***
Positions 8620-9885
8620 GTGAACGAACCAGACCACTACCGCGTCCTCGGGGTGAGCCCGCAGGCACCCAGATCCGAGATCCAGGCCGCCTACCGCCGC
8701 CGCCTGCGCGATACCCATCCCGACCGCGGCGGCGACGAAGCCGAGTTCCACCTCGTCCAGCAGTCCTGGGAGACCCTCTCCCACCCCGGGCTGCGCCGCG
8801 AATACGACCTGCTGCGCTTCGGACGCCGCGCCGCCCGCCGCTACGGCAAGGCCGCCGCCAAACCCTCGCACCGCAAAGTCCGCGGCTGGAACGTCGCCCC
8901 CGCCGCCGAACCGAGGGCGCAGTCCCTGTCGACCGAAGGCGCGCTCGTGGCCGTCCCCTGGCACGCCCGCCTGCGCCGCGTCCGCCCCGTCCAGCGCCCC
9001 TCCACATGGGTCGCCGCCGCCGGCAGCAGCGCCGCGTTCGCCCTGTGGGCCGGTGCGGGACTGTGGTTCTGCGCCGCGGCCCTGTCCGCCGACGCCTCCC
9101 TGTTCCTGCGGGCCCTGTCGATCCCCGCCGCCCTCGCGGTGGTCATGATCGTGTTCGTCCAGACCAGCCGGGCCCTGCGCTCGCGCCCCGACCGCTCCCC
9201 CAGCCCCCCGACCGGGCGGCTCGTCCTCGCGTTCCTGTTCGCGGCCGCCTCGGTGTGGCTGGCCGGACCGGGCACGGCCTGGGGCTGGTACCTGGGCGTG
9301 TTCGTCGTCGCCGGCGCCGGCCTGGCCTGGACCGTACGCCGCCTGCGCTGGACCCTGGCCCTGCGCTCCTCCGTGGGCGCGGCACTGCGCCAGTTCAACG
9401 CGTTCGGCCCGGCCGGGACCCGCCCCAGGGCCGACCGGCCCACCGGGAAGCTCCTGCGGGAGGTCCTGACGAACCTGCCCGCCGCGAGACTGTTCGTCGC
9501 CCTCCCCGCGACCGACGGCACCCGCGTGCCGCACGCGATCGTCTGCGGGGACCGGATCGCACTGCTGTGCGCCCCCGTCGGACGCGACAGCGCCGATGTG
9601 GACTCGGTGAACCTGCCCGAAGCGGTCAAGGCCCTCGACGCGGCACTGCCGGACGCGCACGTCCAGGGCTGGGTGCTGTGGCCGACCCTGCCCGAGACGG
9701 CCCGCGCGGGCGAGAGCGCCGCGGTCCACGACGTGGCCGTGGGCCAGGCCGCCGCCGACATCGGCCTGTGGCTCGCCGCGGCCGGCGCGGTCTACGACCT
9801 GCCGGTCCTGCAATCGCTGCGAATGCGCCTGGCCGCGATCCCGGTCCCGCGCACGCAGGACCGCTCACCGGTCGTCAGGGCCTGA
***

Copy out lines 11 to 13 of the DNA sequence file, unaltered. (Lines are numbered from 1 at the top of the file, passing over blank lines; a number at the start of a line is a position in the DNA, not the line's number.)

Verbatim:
9501 CCTCCCCGCGACCGACGGCACCCGCGTGCCGCACGCGATCGTCTGCGGGGACCGGATCGCACTGCTGTGCGCCCCCGTCGGACGCGACAGCGCCGATGTG
9601 GACTCGGTGAACCTGCCCGAAGCGGTCAAGGCCCTCGACGCGGCACTGCCGGACGCGCACGTCCAGGGCTGGGTGCTGTGGCCGACCCTGCCCGAGACGG
9701 CCCGCGCGGGCGAGAGCGCCGCGGTCCACGACGTGGCCGTGGGCCAGGCCGCCGCCGACATCGGCCTGTGGCTCGCCGCGGCCGGCGCGGTCTACGACCT